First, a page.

Looking at my Flickr photos it’s easy to see what my 200 most interesting photos are. However, if you have more than 200 photos in your photostream how do you work out what is your least interesting flickr photo? With a little help from the Flickr API you can build a page that will show you your 5 least interesting photos.Try it out and see what your least interesting photos are.
Archive for 2007
I just applied Apple security update 2007-004 to my powerbook (an ancient G3 Pismo running 10.3.9) & now when it wakes from sleep it doesn’t recognise my airport network. After a reboot it detects the network correctly, but once it goes to sleep again the airport network is lost. Turning the airport card on and off again does nothing, the only thing that resolves the issue is a reboot.If you are running 10.3.9, just be aware of what might happen when you install this update. It’s not a show stopper, but just really inconvenient.Update: 2007-05-02 Apple just released security update 2007-004 v1.1 and that seems to have fixed the problem.
Last Friday I gave a presentation to the participants of Picture Australia on the redesign I have been working on. I always get a little nervous before a talk, but then once I start talking the nerves disappear and everything is fine.Today I had a bad start to the presentation. I was standing in front of the lectern with a mouse and my powerpoint presentation ready to go. I click the mouse to start the presentation & what appears on the screen, but the right click menu! Why is it that as soon as the mouse is taken away from the context of the computer, it is so easy to make a mistake like this. The mental model for the mouse becomes a previous/next series of buttons. To move to the next slide, the natural mapping is to click the right mouse button, bringing up the dreading menu & grinding the presentation to a halt. I wasn’t the only presenter who had problems with this, at least a third of the presenters made the same mistake.Maybe it was just the way that things were set up, the laptop was out of reach. Maybe if it had been closer to the lectern the relationship with the mouse would have been there and things would have gone smoothly.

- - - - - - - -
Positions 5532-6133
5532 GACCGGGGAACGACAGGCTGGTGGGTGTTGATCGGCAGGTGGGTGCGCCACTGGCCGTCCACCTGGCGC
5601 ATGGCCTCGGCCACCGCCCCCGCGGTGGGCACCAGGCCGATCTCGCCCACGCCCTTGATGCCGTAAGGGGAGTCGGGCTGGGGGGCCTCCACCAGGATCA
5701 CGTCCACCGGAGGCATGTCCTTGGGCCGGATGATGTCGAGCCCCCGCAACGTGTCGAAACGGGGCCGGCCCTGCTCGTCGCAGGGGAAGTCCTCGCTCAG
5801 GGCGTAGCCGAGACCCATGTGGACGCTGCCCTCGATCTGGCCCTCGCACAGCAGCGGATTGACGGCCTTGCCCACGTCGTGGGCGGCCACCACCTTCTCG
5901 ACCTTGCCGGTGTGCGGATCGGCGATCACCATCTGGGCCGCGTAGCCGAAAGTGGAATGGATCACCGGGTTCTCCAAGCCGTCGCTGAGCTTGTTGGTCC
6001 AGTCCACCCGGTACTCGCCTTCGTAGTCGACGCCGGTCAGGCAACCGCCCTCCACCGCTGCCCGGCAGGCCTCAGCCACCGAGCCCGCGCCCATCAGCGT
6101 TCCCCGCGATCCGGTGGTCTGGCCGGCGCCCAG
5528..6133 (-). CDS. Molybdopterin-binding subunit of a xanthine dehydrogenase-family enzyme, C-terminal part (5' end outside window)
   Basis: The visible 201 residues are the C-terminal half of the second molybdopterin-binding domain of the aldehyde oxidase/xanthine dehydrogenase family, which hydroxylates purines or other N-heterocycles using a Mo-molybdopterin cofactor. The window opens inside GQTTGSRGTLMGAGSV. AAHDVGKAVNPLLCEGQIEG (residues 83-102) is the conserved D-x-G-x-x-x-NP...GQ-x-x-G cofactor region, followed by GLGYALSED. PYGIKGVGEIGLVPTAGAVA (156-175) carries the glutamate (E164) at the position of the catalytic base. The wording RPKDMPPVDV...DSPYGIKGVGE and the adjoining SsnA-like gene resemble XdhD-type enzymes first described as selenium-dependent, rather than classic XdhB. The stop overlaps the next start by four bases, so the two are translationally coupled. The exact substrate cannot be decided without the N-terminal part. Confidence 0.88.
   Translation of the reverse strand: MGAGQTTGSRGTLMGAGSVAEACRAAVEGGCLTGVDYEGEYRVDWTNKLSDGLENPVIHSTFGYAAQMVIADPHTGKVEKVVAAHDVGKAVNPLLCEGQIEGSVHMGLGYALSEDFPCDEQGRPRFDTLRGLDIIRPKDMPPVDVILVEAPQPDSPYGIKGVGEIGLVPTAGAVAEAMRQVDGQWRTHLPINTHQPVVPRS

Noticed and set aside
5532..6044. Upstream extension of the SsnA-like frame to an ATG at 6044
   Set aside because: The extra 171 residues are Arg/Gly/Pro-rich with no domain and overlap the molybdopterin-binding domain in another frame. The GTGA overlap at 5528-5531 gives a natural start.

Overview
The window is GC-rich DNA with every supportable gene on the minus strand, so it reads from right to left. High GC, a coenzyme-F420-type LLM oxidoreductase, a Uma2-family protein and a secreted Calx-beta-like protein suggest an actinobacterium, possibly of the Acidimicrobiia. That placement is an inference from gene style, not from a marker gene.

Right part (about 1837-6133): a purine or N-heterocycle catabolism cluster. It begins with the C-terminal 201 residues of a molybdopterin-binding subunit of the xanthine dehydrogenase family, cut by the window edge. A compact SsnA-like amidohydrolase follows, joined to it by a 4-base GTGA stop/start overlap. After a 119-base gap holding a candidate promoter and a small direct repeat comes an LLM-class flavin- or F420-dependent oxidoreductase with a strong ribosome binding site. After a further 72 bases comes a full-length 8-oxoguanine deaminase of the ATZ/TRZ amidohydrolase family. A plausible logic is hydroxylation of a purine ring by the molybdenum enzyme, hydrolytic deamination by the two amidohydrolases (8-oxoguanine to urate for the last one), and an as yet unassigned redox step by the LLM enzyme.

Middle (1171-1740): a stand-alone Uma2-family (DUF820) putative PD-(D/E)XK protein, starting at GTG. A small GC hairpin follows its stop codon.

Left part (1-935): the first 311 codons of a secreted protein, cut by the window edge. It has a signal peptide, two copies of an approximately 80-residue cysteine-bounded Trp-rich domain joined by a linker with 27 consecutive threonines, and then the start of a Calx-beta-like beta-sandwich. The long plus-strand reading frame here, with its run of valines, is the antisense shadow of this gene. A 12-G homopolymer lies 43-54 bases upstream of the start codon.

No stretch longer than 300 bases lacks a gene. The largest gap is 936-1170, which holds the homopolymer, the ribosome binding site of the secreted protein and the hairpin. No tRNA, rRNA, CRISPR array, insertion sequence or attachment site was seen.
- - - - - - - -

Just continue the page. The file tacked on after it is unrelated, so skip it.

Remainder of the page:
Over the past few years I’ve done a bit of travelling and in the process have made some informal observations regarding the mobile web.In 2005 I visited Egypt. Everywhere you looked there were satellite dishes. If you were in the city or the desert every house had at least one dish poking through the rubble. At one place I could access the internet via a 4800bps dial up modem, but I always had mobile access. Everyone relied mobile phones. Internet access was the domain of the tourist.In August last year I visited Indonesia. Most of the people I met had mobile phones and many had multiple mobile phones strapped to their belts. Many of them weren’t sleek modern mobile phones, they were the chunky communicator style phones. They all spent their time talking and sending SMS messages, rather than using them for email (I assumed the full keyboad made it quicker to type) or web browsing.During my travels if I was lucky I could use email via my phone (a Sony Ericsson T610), but trying to browse the web was a painful process.One my return to Australia I was given a second hand Sony Ericsson V600i so upgraded and signed up to a 3G account. My world changed. I downloaded Opera mini and suddenly I could easily browse the web, check my emails and upload photos to Flickr. The convenience of having Google Maps available at any time has been worth it’s weight in gold.I really haven’t spent enough time browsing many pages (as the data rates are horrendously expensive), but the immediately obvious thing is that web sites work much better on a mobile device if they are built using valid HTML and CSS, use semantic markup. Even saying this, it’s definitely not an easy experience. It really feels like it’s 1994 again and I’ve just fired up the beta release of Netscape 1.0 – not elegant, but you can see the potential and the usefulness of the technology.I’m now wondering how these initial experiences will change with the introduction of the iPhone with simple access to email & web browsing? For many people in the world where the a mobile phone is still the only form of communication, will it open up a new world to them or will life go on as normal making phone calls & sending SMS messages becuase the infrastructure for easy and affordable internet access doesn’t exist?